Around 1000 people rallied in Martin Place on November 18 to protest the Coalition state government's moves to forcibly amalgamate local councils in Sydney and throughout New South Wales.
The rally began with a black coffin to mark the “near death experience for democracy in the state”.
The rally was held on the last day the NSW government had allowed for councils to “voluntarily” agree to merge. While some councils had submitted to the amalgamation push by the deadline, the majority have refused to surrender to the government's ultimatum.
Greg Cummings, mayor of Holroyd Council in western Sydney, told the crowd, “This is about corporatising local government, outsourcing services and jobs. Councils represent the people's real commitment to their community.
“If [Premier] Mike Baird was really serious about 'consultation' he would put this amalgamation process to a state referendum.”
A representative of the Save Our Councils Coalition, which organised the rally and brought busloads of residents into Sydney from country areas such as Oberon and Carbonne, said, “You can't win this, Mike Baird and [Local Government Minister] Paul Toole.
“This is only being done by the government to look after their big developer mates. Our rates will go up, and these proposed 'mega-councils' will deliver worse services.
“In the end, the voting public will hold the Baird government accountable for this disaster.”
Unions NSW secretary Mark Lennon said, “Democracy is about people having a voice. Real political rights means having a strong local government sector.”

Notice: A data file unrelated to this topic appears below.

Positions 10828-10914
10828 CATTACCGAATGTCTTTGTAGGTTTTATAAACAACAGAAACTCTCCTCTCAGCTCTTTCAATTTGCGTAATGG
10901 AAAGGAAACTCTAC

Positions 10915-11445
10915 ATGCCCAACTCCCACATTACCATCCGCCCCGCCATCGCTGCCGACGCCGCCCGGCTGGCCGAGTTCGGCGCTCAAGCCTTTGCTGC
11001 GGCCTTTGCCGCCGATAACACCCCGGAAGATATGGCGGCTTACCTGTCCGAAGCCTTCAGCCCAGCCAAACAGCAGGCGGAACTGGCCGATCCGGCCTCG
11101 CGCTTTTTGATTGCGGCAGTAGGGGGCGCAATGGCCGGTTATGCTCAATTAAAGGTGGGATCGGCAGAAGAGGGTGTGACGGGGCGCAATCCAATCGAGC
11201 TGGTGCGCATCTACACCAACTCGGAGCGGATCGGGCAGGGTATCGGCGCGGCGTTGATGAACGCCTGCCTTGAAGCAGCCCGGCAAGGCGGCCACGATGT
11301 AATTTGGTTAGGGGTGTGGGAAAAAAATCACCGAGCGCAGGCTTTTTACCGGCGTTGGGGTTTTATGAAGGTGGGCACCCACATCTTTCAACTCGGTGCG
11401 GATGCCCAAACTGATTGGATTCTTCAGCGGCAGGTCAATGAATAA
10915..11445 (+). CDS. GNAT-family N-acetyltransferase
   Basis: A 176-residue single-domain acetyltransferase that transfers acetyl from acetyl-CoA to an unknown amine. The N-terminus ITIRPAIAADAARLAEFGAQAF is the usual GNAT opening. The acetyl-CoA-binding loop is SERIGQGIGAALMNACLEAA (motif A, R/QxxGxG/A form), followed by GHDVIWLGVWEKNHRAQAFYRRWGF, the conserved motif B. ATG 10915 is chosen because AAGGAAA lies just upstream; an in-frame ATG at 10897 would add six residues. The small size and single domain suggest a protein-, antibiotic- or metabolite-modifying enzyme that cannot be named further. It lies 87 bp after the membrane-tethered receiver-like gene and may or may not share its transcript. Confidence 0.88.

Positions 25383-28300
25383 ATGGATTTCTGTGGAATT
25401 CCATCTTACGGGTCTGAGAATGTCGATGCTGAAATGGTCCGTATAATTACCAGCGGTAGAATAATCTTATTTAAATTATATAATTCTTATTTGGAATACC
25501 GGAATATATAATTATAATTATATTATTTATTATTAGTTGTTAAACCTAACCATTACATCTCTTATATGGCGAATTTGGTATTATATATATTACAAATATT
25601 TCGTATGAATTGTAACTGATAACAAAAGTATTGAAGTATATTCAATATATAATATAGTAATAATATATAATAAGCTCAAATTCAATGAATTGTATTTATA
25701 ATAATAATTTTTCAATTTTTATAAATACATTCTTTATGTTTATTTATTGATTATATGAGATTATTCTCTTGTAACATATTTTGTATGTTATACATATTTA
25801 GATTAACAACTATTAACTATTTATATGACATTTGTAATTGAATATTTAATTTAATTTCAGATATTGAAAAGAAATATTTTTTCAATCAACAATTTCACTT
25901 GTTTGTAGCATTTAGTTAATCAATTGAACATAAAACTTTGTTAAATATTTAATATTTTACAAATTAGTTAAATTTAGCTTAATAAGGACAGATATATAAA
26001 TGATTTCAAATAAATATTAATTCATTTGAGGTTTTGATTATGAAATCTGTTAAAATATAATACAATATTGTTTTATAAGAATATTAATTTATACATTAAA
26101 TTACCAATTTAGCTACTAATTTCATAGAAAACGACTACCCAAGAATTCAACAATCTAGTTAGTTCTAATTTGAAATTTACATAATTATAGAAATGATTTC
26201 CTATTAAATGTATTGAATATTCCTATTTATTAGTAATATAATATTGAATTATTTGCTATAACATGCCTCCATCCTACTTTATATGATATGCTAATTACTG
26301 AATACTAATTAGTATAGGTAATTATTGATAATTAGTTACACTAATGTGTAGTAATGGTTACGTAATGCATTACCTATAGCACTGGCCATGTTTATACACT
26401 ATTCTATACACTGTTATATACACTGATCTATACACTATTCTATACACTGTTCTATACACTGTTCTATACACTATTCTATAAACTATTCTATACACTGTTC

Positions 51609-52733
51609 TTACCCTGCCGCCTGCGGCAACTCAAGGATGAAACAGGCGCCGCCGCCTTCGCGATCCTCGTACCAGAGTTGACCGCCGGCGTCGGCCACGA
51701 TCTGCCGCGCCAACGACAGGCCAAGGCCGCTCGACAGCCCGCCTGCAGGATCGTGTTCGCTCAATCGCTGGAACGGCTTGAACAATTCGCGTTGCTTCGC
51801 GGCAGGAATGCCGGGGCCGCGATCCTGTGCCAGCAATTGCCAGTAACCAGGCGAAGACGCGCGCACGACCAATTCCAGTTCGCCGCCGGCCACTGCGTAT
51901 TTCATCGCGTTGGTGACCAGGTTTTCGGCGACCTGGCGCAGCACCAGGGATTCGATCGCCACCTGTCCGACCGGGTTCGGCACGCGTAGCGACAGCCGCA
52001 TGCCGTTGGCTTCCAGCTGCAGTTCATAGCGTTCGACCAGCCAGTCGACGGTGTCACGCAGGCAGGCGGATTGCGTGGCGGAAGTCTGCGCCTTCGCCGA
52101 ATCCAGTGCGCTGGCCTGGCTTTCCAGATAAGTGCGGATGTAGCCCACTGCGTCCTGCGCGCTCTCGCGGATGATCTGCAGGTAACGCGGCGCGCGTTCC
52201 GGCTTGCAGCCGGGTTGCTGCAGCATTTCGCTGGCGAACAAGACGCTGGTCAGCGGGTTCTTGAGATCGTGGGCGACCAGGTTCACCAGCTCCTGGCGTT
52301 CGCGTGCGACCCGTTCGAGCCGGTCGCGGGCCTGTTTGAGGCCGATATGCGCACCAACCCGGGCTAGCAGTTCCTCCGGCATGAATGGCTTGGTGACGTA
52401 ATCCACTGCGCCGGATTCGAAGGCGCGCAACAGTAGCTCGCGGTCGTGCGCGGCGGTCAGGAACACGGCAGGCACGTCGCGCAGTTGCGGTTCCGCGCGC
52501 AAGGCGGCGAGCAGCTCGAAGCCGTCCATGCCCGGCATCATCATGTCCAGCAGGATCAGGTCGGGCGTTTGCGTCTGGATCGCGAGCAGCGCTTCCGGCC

General secretary of the United Services Union Grant Kelly said, “Fifty thousand council workers are now wondering about their jobs and their future. Mike Baird is currently selling off all the state's assets, the power, the ports and property.
“These forced amalgamations will certainly mean a loss of workers' jobs and conditions. It is the ugly side of this issue.”
Local Government NSW Association and Coffs Harbour councillor Keith Rhoades said, “This whole merger process is a charade and a sham. Forced amalgamations in Queensland resulted in rates going up an average of 27.4%.
“Forced amalgamations mean a loss of local representation. Local government is now the only area of government where you can actually meet and talk to your representative, and that will change drastically under merged councils.”
He slammed the Independent Pricing and Regulatory Tribunal process of assessing the financial viability of councils: “They added in this extra criterion of scale and capacity. When we asked the government what that meant they couldn't even explain it,” he said.
Two representatives from the country councils of Oberon and Carbonne told the rally that “The bush is now is danger. We are seeing the death of rural towns.
“More than 90% of residents in our areas opposed council amalgamations. Now is the time to take a firm stand against this threat.”
MPs from the Greens, Labor, the Christian Democrats and Shooters and Fishers parties in the NSW Upper House told the crowd that they would combine to block any government attempt to sack councils which refused to merge.
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